OS grid reference:- SD 948 910
The linear village of Askrigg lies at the heart of the Yorkshire Dales National Park, in beautiful Upper Wensleydale and is situated 5 miles to the east of Hawes. Askrigg is famous for its association with the fictional vet James Herriot, and played the part of Darrowby in the BBC television series 'All Creatures Great and Small'. The series was based on the novels of a real-life veterinary surgeon, Alf Wright, who worked in nearby Thirsk.
The name Askrigg is of Old Norse origin and combines askr (ash tree) and hryggr (ridge), meaning the ridge where ash trees grow and denotes the Viking settlement of the area. The village is mentioned in the Domesday Survey of 1086, where it is recorded as 'Ascric'. At the time of the Norman conquest it was held by one, Arnketil. It was later granted to Count Alan of Brittany by William the Conqueror who then gave the lordship of the manor to Gospatric, son of Arnketil.
By 1251 Askrigg had passed to the Fitz Hugh family and remained in their ownership until the early sixteenth century, when it came into the possession of Sir Thomas Parr. His son William died without issue in 1571 when the estate reverted to the Crown. The village was the home of the Metcalfe family who lived at nearby Nappa Hall. Mary, Queen of Scots, was once lodged in the house during her long imprisonment in England, probably before she was moved to Bolton Castle further down the valley.
Askrigg has a rich heritage of clock-making and hand-knitting, in 1784 a cotton mill opened, but later changed into a woollen mill, supplying yarn to the local knitting industry. The village was home to some of England's great clockmakers in the eighteenth century. The characterful cobbled market place, which exudes typical Yorkshire rural charm, contains a fine market cross which was erected in 1830, a stone pump and an iron bull ring set into the cobbles. The bull ring dates from the eighteenth century and earlier, when bulls would be tied there and then attacked or baited with dogs.
There are two pubs in the village, the Crown is a Victorian building, the Kings Arms (pictured above right), the setting for the Drover's Inn, dates to 1767 and was built as a coaching inn. There are also several shops and a restaurant. At the bottom of the Main Street adjacent to the church, is 'Skeldale House' of All Creatures Great and Small.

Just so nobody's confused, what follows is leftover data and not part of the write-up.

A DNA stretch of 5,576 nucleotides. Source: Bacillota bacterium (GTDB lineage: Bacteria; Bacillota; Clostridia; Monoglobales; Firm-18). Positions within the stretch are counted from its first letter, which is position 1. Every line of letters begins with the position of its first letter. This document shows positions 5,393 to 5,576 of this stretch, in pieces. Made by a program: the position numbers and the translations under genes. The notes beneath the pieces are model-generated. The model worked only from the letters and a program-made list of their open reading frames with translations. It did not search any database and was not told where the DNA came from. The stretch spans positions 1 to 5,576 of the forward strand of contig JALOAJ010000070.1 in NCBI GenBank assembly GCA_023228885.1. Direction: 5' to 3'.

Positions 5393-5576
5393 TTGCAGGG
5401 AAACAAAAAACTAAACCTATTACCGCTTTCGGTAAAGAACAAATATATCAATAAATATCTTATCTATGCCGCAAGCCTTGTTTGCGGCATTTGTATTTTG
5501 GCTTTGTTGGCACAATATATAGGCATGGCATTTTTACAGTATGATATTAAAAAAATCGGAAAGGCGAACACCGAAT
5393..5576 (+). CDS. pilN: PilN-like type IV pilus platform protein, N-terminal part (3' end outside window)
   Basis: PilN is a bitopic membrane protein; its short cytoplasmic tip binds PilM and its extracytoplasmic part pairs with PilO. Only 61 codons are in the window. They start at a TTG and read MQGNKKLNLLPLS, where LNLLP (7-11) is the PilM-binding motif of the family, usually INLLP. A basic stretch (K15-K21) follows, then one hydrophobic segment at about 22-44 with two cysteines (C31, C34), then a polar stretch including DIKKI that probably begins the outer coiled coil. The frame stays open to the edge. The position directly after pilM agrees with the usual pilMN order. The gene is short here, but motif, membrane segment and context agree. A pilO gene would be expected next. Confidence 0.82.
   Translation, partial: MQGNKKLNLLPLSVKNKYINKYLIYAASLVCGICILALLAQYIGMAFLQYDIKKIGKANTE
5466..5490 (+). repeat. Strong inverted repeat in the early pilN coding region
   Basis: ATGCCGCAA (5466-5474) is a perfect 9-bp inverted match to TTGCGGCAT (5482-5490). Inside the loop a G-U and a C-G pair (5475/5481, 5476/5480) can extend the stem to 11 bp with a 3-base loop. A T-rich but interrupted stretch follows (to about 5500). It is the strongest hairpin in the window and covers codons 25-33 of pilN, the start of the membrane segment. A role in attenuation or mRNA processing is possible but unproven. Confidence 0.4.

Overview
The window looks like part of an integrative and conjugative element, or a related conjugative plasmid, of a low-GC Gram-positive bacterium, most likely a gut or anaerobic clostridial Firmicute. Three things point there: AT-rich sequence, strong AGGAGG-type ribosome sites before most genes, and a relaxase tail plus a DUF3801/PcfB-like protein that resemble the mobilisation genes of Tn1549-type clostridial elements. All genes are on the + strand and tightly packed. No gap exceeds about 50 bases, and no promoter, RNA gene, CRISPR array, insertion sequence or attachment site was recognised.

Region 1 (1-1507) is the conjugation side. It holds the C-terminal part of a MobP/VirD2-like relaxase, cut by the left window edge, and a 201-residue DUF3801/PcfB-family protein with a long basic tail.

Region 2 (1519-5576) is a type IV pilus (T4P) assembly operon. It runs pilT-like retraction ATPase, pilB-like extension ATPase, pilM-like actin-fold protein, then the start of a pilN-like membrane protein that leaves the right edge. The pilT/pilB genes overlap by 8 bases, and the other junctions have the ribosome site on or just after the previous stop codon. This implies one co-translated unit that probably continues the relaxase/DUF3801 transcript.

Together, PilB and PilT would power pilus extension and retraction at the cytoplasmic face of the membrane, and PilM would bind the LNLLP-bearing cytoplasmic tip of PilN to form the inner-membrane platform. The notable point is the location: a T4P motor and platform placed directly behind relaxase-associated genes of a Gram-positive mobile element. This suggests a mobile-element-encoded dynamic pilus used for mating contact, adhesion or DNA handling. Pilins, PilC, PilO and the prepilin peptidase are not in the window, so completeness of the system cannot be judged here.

The village church of St Oswald was built 1466 in the Perpendicular Gothic style. A former chantry chapel in the south aisle is dedicated to St Anne and hosts memorials to generations of the Metcalfe family of Nappa. The stained glass window in the east wall is dedicated to the memory of George Winn, who drowned while crossing Aysgarth Ford in 1876. A ring cairn which dates to the Bronze Age stands around 400 yards to the west of the church.
Askrigg, surrounded by the stunning scenery of Wensleydale, is a popular walking holiday destination, spectacular Aysgarth Falls is situated around 4 miles from the village. Gill Force is just a short three and a half mile walk.
Images courtesy of Paul Johnson
Nappa Hall, a fortified manor house and a Grade I listed building, stands around a mile to the east of Askrigg and overlooks fields leading down to the River Ure. It has been described by English Heritage as "probably the finest and least-spoilt fortified manor house in the north of England". The hall consists of single-storey central hall which stands between two towers. The four-storey tower has a turret, lit by slit vents, for a spiral staircase that climbs to the crenellated parapets. The taller tower retains its original windows. An additional wing was added in the seventeenth century.
The place name Nappa is first recorded in about 1251 as Nappay,and is of uncertain origin, but may derives from the Old English hnæpp gehæg, meaning "enclosure in a bowl-shaped hollow" The manor of Nappa was originally part of the manor of Askrigg but by the late thirteenth century had become a separate estate. It was owned by the influential Scrope family for some generations, but in the late fourteenth century Richard le Scrope granted the estate to James Metcalfe of Worton. Originating in Dentdale, the Metcalfes prospered during the fiftenth and sixteenth centuries. James Metcalfe took part in the French campaign in 1415, and was a Captain at the battle of Agincourt, where he followed the Scropes of Bolton Castle. The second James Metcalfe of Nappa became chancellor of the Duchy of Lancaster during the reign of Henry VI and held high offices in the lordships of Richmond and Middleham.
An earlier house occupied the site, but most of the present house was constructed by Thomas Metcalfe in the 1470s, at a time when there were frequent raids by the Scots. Legend states that the ill-fated Mary Queen of Scots stayed at Nappa Hall for two nights while under house arrest at Bolton Castle and that her son, King James I visited the house. The house declined with the fortunes of the Metcalfe family in the seventeenth century.